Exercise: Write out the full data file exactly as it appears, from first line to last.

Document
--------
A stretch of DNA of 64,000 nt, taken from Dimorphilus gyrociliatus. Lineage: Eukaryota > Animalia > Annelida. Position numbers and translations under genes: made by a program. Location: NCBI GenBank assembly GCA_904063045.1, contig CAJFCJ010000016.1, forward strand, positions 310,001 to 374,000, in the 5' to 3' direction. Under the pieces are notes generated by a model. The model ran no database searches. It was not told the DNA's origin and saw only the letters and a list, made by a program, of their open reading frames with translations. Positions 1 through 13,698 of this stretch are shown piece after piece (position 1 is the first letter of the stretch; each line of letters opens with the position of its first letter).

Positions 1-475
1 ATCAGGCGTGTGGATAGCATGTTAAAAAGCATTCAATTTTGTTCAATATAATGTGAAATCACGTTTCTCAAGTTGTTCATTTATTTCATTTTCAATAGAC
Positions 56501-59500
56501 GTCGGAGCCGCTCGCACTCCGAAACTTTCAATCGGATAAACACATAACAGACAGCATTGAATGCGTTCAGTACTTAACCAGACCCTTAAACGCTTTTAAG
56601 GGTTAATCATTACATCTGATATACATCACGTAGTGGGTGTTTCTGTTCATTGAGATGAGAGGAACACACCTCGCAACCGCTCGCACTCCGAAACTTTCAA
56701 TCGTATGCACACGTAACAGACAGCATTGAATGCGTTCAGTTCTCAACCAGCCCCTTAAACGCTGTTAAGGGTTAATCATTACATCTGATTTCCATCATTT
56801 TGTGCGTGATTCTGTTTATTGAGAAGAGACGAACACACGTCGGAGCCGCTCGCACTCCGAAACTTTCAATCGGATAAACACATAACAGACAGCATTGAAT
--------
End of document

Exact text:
A stretch of DNA of 64,000 nt, taken from Dimorphilus gyrociliatus. Lineage: Eukaryota > Animalia > Annelida. Position numbers and translations under genes: made by a program. Location: NCBI GenBank assembly GCA_904063045.1, contig CAJFCJ010000016.1, forward strand, positions 310,001 to 374,000, in the 5' to 3' direction. Under the pieces are notes generated by a model. The model ran no database searches. It was not told the DNA's origin and saw only the letters and a list, made by a program, of their open reading frames with translations. Positions 1 through 13,698 of this stretch are shown piece after piece (position 1 is the first letter of the stretch; each line of letters opens with the position of its first letter).

Positions 1-475
1 ATCAGGCGTGTGGATAGCATGTTAAAAAGCATTCAATTTTGTTCAATATAATGTGAAATCACGTTTCTCAAGTTGTTCATTTATTTCATTTTCAATAGAC
Positions 56501-59500
56501 GTCGGAGCCGCTCGCACTCCGAAACTTTCAATCGGATAAACACATAACAGACAGCATTGAATGCGTTCAGTACTTAACCAGACCCTTAAACGCTTTTAAG
56601 GGTTAATCATTACATCTGATATACATCACGTAGTGGGTGTTTCTGTTCATTGAGATGAGAGGAACACACCTCGCAACCGCTCGCACTCCGAAACTTTCAA
56701 TCGTATGCACACGTAACAGACAGCATTGAATGCGTTCAGTTCTCAACCAGCCCCTTAAACGCTGTTAAGGGTTAATCATTACATCTGATTTCCATCATTT
56801 TGTGCGTGATTCTGTTTATTGAGAAGAGACGAACACACGTCGGAGCCGCTCGCACTCCGAAACTTTCAATCGGATAAACACATAACAGACAGCATTGAAT